After the intermission, Chris Isaak came on stage. I’ve never heard of him or his music before, so I had no idea what to expect. I soon realized that Isaak’s style was very much like “rockabilly” (a mixture of rock and country), and while that’s not my favorite genre of music, he managed to keep me interested by making each song have its own distinct flavor. One thing Isaak most certainly did better than Botti was his interaction with the audience. He made some absolutely hilarious jokes (he actually had a one about the contrabassoon, truly impressive) and even ran off the stage at one point to get closer to the crowd in the further sections. While the performance by Isaak was good, it came nowhere near Botti’s. As time passed, the crowd became a little stale. I began to worry that this concert could actually end as an anti-climax, since none of Isaak’s songs seemed powerful enough to finish the night with. I was relieved, however, when Isaak casually asked if Botti was still available back stage. We were finally going to have both stars performing at the same time.


They met at center stage and the audience grew lively again. The difference in their styles had never been more obvious. Botti, rather reserved gripping his trumpet, in his all black suit, was standing next to the more outgoing Isaak, who was holding his custom guitar, and the mic, in his flashy jacket. He also donned his signature slick-back hair. It was slightly jarring at first, but they quickly melded. They were at full swing by the time Botti asked for the microphone and said (and I paraphrase), “I’m so annoyed at how underdressed I am today!” Someone then brought out an even flashier, blue-version of Isaak’s jacket. It was a crowd-pleaser and gave the strange pairing of stars some actual substance and personality (previously it seemed that the only logic behind their grouping was that they shared the same first name). While still not quite as strong as Botti’s opening statement, the music in the 3rd act of the concert had its own great moments. The definite highlight being when the Chris’s began performing “Besame mucho” (a song written by Consuelo Velázquez in 1940 which has been covered by countless other artists). They struck a perfect balance between their respective styles and talents during that moment.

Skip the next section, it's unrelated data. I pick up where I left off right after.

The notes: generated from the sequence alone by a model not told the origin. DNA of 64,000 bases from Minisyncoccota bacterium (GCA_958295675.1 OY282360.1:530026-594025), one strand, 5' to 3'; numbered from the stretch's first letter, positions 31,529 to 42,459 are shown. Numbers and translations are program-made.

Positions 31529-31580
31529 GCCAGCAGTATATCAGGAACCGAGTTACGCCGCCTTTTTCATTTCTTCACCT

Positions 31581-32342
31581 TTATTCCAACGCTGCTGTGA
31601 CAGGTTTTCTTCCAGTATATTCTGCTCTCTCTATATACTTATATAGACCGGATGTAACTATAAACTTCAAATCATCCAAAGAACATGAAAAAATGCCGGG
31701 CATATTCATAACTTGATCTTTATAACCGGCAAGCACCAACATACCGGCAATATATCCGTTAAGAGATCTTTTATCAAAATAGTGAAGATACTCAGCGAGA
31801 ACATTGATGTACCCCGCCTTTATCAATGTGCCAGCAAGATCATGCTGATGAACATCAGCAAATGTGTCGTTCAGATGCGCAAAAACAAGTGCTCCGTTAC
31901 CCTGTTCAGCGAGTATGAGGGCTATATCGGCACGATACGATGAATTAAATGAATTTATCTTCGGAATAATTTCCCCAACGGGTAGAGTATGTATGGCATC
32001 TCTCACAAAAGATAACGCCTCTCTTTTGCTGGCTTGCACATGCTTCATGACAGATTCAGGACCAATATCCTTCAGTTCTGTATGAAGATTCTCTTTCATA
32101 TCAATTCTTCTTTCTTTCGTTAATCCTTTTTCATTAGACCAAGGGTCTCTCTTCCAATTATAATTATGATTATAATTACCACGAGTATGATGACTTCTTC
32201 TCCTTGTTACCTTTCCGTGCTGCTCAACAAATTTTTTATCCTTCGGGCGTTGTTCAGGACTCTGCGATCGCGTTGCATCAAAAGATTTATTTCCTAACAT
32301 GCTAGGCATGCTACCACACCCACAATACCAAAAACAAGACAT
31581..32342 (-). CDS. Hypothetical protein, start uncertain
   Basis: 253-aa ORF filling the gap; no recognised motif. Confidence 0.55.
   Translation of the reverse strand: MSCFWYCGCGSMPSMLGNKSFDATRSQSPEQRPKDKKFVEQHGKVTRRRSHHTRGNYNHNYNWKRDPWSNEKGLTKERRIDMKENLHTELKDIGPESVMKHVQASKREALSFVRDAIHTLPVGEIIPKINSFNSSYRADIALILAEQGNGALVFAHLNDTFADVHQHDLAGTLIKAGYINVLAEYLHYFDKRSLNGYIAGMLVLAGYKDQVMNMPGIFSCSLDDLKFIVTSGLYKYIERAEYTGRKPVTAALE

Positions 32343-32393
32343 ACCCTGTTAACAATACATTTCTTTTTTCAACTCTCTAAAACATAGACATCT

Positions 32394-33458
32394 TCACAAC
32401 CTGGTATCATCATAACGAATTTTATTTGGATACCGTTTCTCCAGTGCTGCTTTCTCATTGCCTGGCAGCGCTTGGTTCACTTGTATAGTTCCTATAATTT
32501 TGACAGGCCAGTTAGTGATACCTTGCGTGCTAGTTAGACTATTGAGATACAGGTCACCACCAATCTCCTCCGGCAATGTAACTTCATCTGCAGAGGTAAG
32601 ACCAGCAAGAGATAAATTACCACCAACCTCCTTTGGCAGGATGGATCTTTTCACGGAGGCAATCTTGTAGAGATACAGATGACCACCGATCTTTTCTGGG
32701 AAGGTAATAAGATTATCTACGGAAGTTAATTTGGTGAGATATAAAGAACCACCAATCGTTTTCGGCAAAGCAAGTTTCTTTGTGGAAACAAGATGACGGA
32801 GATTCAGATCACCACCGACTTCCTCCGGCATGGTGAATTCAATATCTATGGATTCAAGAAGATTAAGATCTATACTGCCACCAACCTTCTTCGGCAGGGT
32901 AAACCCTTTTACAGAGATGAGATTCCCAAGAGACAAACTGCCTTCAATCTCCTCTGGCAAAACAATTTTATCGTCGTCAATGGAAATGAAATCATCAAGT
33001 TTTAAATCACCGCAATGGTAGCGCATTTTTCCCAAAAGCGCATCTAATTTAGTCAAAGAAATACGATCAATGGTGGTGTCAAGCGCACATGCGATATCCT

As usual, the post-concert walk down the hill to our shuttle, which was taking us back home, was congested and slow, but no one seemed to mind. The entire audience left with an upbeat and satisfied mood, as they should have.


It was a great concert. It had no actual faults, but in certain places it could have simply been a little better. Also, the performers showed no signs of fatigue or boredom despite having performed the same material the previous day. In fact, in one moment during the concert Isaak turned to Botti and said, “Frankly, Chris, I think we were holding back on Friday for today!”


So, would I go see the concert again in retrospect? Yes, of course, and I’d be sure to buy an official concert tee this time (that actually has the stars' names spelled correctly; who's Chris Isac?) rather than the cheaper knock-offs people sell outside